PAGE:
5. To be well-formed, every claim of the form 'S is obligated to do A' must come with a qualifier/subscript/"for" clause. (Roughly: 'S is obligated to do A' is not well-formed, but e.g. 'S is obligated(sub C) to do A' is well-formed.)

[6. There are different types of moral obligations.
(This may or may not be an aspect of 2...and, though I'm leaving out lots of alternatives and sub-alternatives, I thought I ought to include this one. What does it mean? Aye, carumba, that's a whole big thing right there. Let's leave it as something suggestive for now, and maybe dive into it later...)]

(Yargh. Let me say again that this is a sketchy, partial picture...but I've got actual work to do!)

Briefly consider 4: That's a very common type of characterization of relativism, but I'm skeptical of it because it fails to distinguish relativism from nihilism. Moral nihilism is the view that there are no (genuine, real, or non-fictive) moral obligations; alethic nihilism is the view that there are no truths. And so on.

My hunch is that what's crucial to relativism is the positive claim, roughly:
There are relative obligations (whatever that means)
Rather than the negative claim:

There are no non-relative obligations.
However, I think it's sensible to think of relativism as a complex view to the effect that (a) there are "relative" obligations and there are no objective ones. That probably captures the spirit of the thing best. My own tentative view here, though, is that thought-expriments suggest that, should the two claims pull apart, we'd be more inclined to call the positive claim by itself relativism than we would be to call the negative claim by itself relativism.

I'm also tentatively inclined to think that it's sub-optimal to call 3 relativism, and that because, well, nothing's relative to anything according to that claim. That's a view I'm inclined to classify as a version of normative pluralism, but not as relativism. But, again, I can easily see this going the other way, and I don't have that much interest in the terminological dispute...I just don't think that's the kind of view that's generally been at issue.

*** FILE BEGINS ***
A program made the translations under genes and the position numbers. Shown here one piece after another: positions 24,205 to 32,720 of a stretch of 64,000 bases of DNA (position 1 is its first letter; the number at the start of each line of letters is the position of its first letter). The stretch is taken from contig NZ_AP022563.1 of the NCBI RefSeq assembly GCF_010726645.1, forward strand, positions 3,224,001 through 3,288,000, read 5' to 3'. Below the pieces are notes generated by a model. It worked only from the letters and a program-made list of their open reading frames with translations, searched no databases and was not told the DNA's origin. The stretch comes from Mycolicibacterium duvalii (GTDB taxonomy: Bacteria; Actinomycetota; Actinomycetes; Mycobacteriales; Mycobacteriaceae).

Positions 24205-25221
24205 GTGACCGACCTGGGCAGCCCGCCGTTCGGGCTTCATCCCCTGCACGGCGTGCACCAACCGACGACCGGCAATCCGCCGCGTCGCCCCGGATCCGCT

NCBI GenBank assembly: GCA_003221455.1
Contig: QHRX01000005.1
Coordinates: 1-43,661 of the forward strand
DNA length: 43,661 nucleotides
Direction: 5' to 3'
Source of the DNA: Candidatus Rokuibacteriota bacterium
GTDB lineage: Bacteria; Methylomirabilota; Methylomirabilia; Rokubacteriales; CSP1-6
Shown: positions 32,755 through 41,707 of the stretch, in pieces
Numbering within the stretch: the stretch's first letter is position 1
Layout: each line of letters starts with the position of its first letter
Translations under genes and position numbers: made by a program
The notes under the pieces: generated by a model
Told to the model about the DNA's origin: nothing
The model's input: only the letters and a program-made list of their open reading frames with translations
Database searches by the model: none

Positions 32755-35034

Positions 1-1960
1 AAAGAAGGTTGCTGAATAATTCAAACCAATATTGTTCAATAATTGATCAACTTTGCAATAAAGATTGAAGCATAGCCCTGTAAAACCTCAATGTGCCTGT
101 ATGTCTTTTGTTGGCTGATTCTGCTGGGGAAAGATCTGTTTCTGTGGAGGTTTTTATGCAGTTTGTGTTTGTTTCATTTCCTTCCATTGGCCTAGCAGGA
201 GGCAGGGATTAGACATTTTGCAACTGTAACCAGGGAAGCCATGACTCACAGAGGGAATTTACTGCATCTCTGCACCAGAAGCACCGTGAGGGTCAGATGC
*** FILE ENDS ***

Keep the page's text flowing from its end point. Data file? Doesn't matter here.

Whew, o.k.. That's fast and sketchy, but my conscience is pestering me a bit less now.

The really crucial things to realize are these, by my lights:

It's crucial to distinguish relativism from nihilism. It's also important to distinguish it from skepticism, fallibilism, various kinds of diversity claims to the effect that people believe different things or cultures differ, social doxastic determinism of the kind discussed in the so-called strong program in the sociology of "knowledge" (better called; the sociology of belief), and a few other positions I'll skip here.

O.k., don't take any of that as gospel, needless to say...

(Sidebar...or bottom-bar...:my own view of the terminological matter is something like this:
I would like to get the views divided up and clumped together in ways that reflect real/important similarities and differences. I'm less concerned about providing some kind of analysis of the term 'relativism'. My current preferred view on the matter is that the optimal approach might be to articulate the array of relevant views in the vicinity, develop a non-sucky nomenclature, and investigate the interesting views. 'Relativism' could be abandoned entirely. (Actually, that's a very slight overstatement of the case, as you can tell from the above...))

[You might want to check out commenter Richard for another view of the matter--one of many views with which I don't agree, but which I think plausible, ergo worth attention.]